Food for
the Soul
By Mujahed Khan
While food can comfort the body, there are ways
to have its blessings reach your soul. There
was a famous scholar who, with his wife, ran a
khanaqah (an in-house religious dormitory for
young boys). Here the students would spend long
hours memorizing Islamic religious texts and
laws along with learning good character and
piety. After a full day of study, the young boys
gathered for the evening meal. They would rush to
be seated to serve themselves only to be stopped
short. Before they could take their first bite, the
scholar would proclaim, “Know that what you eat
comes from the ground, and that when I sowed
the seeds for the crop, I was with wudu (spiritual
ablution) and when I picked the harvest from the
ground I was with wudu and when my wife pre-
pared the dish she was with wudu and now when
I place the dish before you, I am with wudu, so
now when it is time to consume the food please
be with wudu.”
Food is truly a blessing from God, and as His
servants we must be conscious of the food we
receive and show our gratitude by having the
proper etiquettes of eating. While most of us may
not always be with wudu when having a meal,
the least we can do is to begin with His gracious
name and finish the meal by thanking Him.
Mujahed Khan is
Assistant Editor of Halal Consumer Magazine
and Associate Instructor of Food Analysis and
Quality Assurance with the Food and Nutrition
Sciences Department at Dominican University
River Forest, IL.
from Omaha, Nebraska, whose husband recommended the soup. Ide-
ally, Anwer believes that anything her mother makes is comforting
because she doesn’t get to eat her cooking very often. That’s why she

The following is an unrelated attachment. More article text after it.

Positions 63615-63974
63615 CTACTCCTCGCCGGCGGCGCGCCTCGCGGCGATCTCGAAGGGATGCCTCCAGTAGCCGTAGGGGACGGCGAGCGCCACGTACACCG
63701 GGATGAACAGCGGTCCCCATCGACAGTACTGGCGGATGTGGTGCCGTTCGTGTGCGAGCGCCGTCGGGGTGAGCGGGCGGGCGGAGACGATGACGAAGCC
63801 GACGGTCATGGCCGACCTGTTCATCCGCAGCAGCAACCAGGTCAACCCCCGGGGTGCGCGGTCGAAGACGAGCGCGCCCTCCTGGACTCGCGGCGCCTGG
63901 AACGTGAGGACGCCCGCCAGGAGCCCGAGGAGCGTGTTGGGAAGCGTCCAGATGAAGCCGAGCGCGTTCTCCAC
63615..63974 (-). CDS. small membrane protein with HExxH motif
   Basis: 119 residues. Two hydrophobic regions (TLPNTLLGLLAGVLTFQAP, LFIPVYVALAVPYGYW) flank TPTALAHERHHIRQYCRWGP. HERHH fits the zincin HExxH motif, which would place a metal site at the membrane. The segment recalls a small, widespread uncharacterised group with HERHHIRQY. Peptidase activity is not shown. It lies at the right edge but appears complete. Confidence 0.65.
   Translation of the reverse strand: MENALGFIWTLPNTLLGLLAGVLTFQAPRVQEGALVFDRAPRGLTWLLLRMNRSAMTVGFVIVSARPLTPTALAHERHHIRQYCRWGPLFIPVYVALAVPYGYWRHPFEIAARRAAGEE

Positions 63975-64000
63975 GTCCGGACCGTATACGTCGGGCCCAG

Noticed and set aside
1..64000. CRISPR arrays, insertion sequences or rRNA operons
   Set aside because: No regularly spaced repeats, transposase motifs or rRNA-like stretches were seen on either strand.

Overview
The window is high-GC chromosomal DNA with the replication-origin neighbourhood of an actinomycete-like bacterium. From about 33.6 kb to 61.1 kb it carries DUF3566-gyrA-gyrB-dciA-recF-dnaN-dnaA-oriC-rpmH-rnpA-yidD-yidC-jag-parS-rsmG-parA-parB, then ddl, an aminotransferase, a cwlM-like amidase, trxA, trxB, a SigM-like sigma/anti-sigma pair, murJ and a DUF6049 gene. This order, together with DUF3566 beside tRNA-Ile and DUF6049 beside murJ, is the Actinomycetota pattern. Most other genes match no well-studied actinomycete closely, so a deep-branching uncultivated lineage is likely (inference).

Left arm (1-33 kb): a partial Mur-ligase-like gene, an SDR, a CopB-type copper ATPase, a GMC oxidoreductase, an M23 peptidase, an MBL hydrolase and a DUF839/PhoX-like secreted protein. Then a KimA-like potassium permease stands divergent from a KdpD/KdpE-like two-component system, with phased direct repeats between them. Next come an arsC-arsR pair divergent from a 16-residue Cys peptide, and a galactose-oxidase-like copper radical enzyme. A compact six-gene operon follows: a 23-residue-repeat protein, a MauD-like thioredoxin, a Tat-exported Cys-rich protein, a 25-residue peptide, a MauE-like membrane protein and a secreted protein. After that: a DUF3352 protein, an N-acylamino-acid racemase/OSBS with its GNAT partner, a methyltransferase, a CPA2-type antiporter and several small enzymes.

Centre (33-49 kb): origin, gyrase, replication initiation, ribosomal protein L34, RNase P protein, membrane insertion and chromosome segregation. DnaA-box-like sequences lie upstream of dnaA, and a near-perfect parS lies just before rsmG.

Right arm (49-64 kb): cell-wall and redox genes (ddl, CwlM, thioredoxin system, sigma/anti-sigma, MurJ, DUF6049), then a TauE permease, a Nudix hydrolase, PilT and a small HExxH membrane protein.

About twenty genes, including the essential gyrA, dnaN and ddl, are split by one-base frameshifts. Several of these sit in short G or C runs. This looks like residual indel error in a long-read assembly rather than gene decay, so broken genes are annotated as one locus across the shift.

needs comfort food that’s easily accessible.
Radwan believes that restaurant comfort foods are huge for people
in the United States whether it’s a burger and fries or a good steak
and potatoes. Many of her friends’ comfort foods come from diners
that they remember going to with their parents. They think diners
have comfort foods, good service and kind servers that pour the
extra coffee, she says.
Mouttaki agrees that for younger, on-the-go professionals, comfort
food can come with a check. “With healthier dining establishments
on the rise, you can get high quality meals that make you feel good
even if a loved one didn’t make it from scratch.”
Comfort foods can alleviate stress and cheer you up, but if you go
overboard with the extra calories and emotional eating, it can do
more harm than good. According to nutrition gurus, three out of
four times people overeat due to emotional reasons. Whether you
are sick, lonely or stressed, the insulin high that comes with eating
may result in a craving for foods rich in carbohydrates and sugar.
So while Mom’s heavy meal can make you feel good in the moment,
it can also leave you reaching for yet another helping — a move that
may do your health more harm than good.
That’s where eating comfort foods in moderation or having them
occasionally makes sense. There are other ways to find comfort
too — whether it’s taking up a sport or splurging on a massage or
pedicure. Those come with far fewer calories than comfort food
and can have similar therapeutic effects. After all, if a comfort
food ends up making you feel uncomfortable, it has defeated its
purpose altogether.
Kiran Ansari is a freelance writer with
bylines in 30+ publication. She is also founder and CEO of Up A Notch,
specializing in personalized party favors and gifts. Reach her at
Winter 2012
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